Microsoft initially tried to delve into ARM with the original Surface RT, but it ended up becoming quite a flop. The company was attempting to compete with the iPad, but failed to attract high-quality apps to the platform.
Fortunately, the landscape is very different with more manufacturers opting to release ARM versions of their devices, such as the Lenovo ThinkPad X13. A new first-party Surface Pro 9 may help Microsoft continue on the path of success and give consumers more choices in the computing landscape.
When rumors of a 12GB Nvidia RTX 2060 Super refresh started making the rounds, we said that they probably weren’t true. But it looks like we may have been wrong. Graphics card maker Gigabyte filed a new listing with the Eurasian Economic Commission (EEC) that inadvertently confirms this card’s existence..
Twitter user @momomo_us uncovered the listing, which lists four Gigabyte graphics cards. Although the listing doesn’t call out the 12GB RTX 2060 Super by name, the model numbers all line up with previous Gigabyte RTX 2060 cards, with one notable change — 12GB of RAM. The GV-N2060WF2OC-6GD (Gigabyte’s Windforce RTX 2060), for example, is listed as GV-N2060WF2OC-12GD.
The listing comes amid mounting evidence for a refresh to Nvidia’s last-gen card. On November 14, a day before the listing went live, YouTube channel Gamers Nexus published a video saying that a 12GB RTX 2060 Super was on the way. This isn’t a channel that normally leaks new releases, but that, combined with the ECC filing and murmurs from around the community, has an 12GB RTX 2060 Super looking likely.
A dedicated leaking channel, Moore’s Law is Dead, revealed in October that the card would arrive in 2022 to take on low-end AMD RDNA 2 graphics cards. Rumors of Nvidia reintroducing the RTX 2060 in some form date back to January 2021, and they haven’t stopped since.
The question: Why? Nvidia released the RTX 3080 more than a year ago, so it’s a strange move to resurrect a GPU that’s more than two years old. There could be a good reason to bring it back, though. It’s no secret that graphics cards are tough to find right now, and Nvidia could be splitting its manufacturing efforts to get more cards out in the wild.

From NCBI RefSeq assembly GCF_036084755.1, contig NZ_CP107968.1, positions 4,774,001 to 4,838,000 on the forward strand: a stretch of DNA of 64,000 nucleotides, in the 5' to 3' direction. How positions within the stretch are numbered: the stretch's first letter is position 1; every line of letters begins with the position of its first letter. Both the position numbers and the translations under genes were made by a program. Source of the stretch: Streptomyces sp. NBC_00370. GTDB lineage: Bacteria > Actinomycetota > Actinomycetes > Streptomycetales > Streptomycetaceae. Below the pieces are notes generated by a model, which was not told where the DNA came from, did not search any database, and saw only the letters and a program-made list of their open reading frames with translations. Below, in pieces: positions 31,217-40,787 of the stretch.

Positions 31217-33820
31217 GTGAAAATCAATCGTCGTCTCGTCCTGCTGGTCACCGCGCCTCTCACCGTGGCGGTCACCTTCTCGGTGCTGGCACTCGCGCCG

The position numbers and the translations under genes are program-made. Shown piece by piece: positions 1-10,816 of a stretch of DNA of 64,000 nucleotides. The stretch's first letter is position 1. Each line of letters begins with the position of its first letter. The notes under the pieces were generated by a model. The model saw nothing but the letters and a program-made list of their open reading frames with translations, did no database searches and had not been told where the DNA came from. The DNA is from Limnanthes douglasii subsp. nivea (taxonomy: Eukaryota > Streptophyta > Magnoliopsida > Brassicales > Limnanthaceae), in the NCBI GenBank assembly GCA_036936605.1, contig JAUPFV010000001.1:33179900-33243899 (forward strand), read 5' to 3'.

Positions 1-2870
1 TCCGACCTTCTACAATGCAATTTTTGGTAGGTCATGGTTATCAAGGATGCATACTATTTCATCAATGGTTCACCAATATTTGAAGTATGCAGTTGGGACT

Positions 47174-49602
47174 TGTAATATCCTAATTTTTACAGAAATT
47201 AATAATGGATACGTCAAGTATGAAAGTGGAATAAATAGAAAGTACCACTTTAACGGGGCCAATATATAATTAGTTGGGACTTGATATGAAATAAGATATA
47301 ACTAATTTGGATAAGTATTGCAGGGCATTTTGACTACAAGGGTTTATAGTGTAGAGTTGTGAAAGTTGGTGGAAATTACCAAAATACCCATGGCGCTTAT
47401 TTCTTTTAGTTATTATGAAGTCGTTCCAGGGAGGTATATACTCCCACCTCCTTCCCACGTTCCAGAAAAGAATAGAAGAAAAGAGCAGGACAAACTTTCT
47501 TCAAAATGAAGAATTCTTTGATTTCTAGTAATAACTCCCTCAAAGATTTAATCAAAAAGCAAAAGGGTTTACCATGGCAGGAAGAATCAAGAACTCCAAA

Evidence of the GPU shortage emerged when it was revealed that Nvidia was having manufacturing yield issues with its RTX 30-series graphics cards. Nvidia chose Samsung as its manufacturing partner, and reports circulating shortly after the launch showed that the manufacturer produced fewer usable chips than expected.
Samsung didn’t build the RTX 2060 Super — chipmaker TSMC did. TSMC is the semiconductor company behind AMD’s Ryzen 5000 processors and Radeon RX 6000 graphics cards, as well as a longtime partner for Nvidia. It looks like Nvidia could be splitting its manufacturing to bypass supply chain issues.
That’s something the company did with its GTX 10-series GPUs. The range started on TSMC’s 16nm manufacturing process, but Nvidia eventually moved to Samsung’s 14nm process. Reintroducing the RTX 2060 Super allows Nvidia to quickly produce new cards on a node the company is already familiar with.
The strange bit is the 12GB of video memory. The RTX 2060 Super originally launched with 6GB, and doubling that to 12GB probably won’t do much for gaming performance. That’s something Nvidia’s RTX 3060 proved — even with 12GB of video memory, which is more than the RTX 3080, it performs below other cards in the range.
Unfortunately, an RTX 2060 Super refresh may not be enough to alleviate supply chain issues. Nvidia has been clear that it expects the GPU shortage to continue throughout 2022, so hunting down a graphics card will continue to be a practice in patience.
It’s also possible that the 12GB RTX 2060 Super won’t ever see the light of day. Although multiple sources have confirmed the existence of the card, it’s possible that Nvidia has shelved the idea. That’s something Nvidia already did with the 20GB RTX 3080 Ti, which was reportedly canned earlier this year.
The buzz has slowly been building for Apple’s next MacBook Air. That’s because the next iteration of the ultra-lightweight laptop won’t just be a simple run-of-the-mill update. No, according to many well-placed sources and analysts, Apple is working on something big for its littlest laptop.
We’ve rounded up all the news, rumors, and leaks we can get our hands on to bring you this one-stop guide to all things MacBook Air. Want to know what to expect when Apple overhauls one of its most popular Macs? Read on to find out.